In South Dakota, probation officers handle the cases of both juvenile and adult offenders. They are part of the court services system that is overseen by the South Dakota Unified Judicial System. This system has seven trial courts throughout South Dakota. Ninety-five court service officers act as juvenile probation officers throughout the trial court system. They are known as court services officers and are considered peace officers by the state.
- Grand Canyon University - B.S. in Justice Studies and M.S. in Criminal Justice
- SNHU - A.S. in Criminal Justice, B.S. in Criminal Justice - Corrections, and M.S. in Criminal Justice
- Strayer University - Bachelors of Science Degree in Criminal Justice
Duties of South Dakota’s Juvenile Probation Officers
Juvenile probation officers in South Dakota advise the judges in their sentencing by investigating the case of the juveniles and preparing reports to provide to the judges. For juveniles who are sentenced to probation, they provide home-based services such as:
- Assistance with self-discipline
- Referrals for community-based services
There are about 350 juveniles on probation in South Dakota in any given month. The juvenile probation officers work with these offenders to help them pay financial restitution to their victims and contribute to their communities by performing community service.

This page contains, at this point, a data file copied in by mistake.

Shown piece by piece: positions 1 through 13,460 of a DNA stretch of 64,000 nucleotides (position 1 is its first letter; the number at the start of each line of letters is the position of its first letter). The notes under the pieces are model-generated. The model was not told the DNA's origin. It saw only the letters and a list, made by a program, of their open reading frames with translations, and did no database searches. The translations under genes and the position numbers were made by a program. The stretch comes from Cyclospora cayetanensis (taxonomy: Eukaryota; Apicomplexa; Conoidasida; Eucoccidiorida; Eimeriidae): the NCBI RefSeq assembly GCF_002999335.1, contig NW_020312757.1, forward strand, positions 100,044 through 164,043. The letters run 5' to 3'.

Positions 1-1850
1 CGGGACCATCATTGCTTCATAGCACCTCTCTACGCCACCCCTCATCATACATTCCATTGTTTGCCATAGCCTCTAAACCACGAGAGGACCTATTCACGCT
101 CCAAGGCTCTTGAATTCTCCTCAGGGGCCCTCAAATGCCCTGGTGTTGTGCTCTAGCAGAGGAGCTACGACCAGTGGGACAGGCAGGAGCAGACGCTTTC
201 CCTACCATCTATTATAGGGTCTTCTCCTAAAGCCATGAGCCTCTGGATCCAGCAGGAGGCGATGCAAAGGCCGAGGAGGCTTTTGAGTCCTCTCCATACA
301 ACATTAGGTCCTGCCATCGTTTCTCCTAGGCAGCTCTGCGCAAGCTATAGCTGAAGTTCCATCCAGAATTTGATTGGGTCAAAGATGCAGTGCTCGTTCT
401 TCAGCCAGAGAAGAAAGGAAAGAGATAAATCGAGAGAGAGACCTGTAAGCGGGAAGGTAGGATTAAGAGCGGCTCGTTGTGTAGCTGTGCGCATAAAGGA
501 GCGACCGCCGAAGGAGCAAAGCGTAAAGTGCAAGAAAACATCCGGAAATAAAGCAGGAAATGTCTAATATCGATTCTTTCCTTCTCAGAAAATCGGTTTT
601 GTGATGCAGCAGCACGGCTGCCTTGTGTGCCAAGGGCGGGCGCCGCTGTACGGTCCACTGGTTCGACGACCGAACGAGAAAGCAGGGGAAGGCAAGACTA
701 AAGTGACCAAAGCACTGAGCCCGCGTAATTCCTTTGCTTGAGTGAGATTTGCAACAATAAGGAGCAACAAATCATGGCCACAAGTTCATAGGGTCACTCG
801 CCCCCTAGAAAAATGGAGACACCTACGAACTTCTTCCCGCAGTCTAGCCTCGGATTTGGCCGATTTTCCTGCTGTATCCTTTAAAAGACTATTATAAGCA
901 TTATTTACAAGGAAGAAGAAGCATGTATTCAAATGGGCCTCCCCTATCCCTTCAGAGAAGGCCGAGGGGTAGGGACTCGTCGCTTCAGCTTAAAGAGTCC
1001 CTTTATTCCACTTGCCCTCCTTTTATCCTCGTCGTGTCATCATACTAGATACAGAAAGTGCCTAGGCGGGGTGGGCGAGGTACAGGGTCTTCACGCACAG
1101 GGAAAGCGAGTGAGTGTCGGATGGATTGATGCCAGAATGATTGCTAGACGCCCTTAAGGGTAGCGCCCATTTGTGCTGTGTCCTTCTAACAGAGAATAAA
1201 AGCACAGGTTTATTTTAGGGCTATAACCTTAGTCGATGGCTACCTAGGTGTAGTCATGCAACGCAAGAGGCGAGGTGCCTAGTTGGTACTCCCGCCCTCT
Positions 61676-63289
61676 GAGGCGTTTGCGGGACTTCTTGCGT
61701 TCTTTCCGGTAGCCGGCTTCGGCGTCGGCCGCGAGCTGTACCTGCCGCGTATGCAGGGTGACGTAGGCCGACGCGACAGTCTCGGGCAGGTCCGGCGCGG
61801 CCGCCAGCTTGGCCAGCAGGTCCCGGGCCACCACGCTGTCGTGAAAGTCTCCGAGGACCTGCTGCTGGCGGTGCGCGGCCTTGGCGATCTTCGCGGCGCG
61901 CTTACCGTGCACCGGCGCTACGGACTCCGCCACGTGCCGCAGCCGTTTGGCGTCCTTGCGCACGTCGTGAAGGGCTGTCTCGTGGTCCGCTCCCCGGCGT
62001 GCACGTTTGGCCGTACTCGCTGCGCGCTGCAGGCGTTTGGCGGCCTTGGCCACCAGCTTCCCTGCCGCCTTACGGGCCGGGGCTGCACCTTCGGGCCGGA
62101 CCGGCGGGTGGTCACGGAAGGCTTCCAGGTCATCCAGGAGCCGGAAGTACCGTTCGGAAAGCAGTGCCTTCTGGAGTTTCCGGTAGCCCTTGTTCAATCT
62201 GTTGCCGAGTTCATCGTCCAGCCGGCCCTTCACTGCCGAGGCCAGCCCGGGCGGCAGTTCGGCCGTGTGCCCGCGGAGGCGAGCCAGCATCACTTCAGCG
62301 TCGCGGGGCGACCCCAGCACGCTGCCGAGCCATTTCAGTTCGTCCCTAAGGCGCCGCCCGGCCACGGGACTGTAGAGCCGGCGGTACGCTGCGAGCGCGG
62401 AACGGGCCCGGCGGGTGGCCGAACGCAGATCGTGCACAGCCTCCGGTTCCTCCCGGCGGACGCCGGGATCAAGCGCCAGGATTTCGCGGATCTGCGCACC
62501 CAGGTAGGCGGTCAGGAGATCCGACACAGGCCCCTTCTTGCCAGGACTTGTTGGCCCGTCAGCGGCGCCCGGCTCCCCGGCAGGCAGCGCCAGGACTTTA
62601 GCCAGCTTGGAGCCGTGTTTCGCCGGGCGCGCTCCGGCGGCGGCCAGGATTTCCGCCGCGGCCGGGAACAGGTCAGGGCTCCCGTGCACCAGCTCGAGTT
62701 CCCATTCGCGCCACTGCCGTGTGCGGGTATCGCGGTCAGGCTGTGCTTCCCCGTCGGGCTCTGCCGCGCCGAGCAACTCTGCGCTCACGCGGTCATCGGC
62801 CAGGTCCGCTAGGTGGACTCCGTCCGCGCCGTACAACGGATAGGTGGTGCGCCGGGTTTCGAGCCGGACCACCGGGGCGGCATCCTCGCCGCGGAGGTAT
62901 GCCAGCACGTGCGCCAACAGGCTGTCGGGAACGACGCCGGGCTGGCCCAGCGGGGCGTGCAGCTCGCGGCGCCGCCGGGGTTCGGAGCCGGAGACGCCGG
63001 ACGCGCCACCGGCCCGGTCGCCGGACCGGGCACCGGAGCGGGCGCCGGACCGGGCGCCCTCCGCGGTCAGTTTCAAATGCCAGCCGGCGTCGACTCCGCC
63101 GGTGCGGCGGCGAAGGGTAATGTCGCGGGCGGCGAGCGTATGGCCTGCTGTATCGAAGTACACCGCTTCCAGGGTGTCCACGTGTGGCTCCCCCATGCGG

Meeting the Requirements to Become a Juvenile Probation Officer in South Dakota
Applicants for juvenile probation officer jobs in South Dakota must have a Bachelor’s degree. Since the jobs of juvenile probation officers in South Dakota involve going to potentially dangerous places in jails and the community, the officers must attend the Officer Safety Academy for a week to receive peace officer training. They will be taught techniques relevant to their work in the field such as
- Defensive training
- Scenario based training
- Tactical training
During their first year, new court services officers continue learning how to become a juvenile probation officer through training that involves technical training, motivational interview skills, and risk and needs assessment skills. These officers are required to update their skills yearly with an additional twenty hours of training a year.
In addition to traditional juvenile probation, South Dakota has a special program for high risk youths that are not considered suitable for traditional probation, but are considered safe to be managed in the community. This is the Juvenile Intensive Probation Supervision Program (JIPP).
Juvenile Intensive Officers guide youths through this four phase program. Phase I involves monitored house arrest. In the second phase, these officers closely monitor the youths by contacting them four times a week and conducting random home visits day and night. These contacts decrease to twice a week in Phase III, and in Phase IV, the youths are transferred to a regular juvenile probation officer.
Of the 5737 juvenile arrests reported in 2007 by the South Dakota Attorney General’s Office, the majority of the offenses involved alcohol consumption. Twenty five percent of the offenders had violated liquor laws, while 1.8% of the arrests were driving under the influence.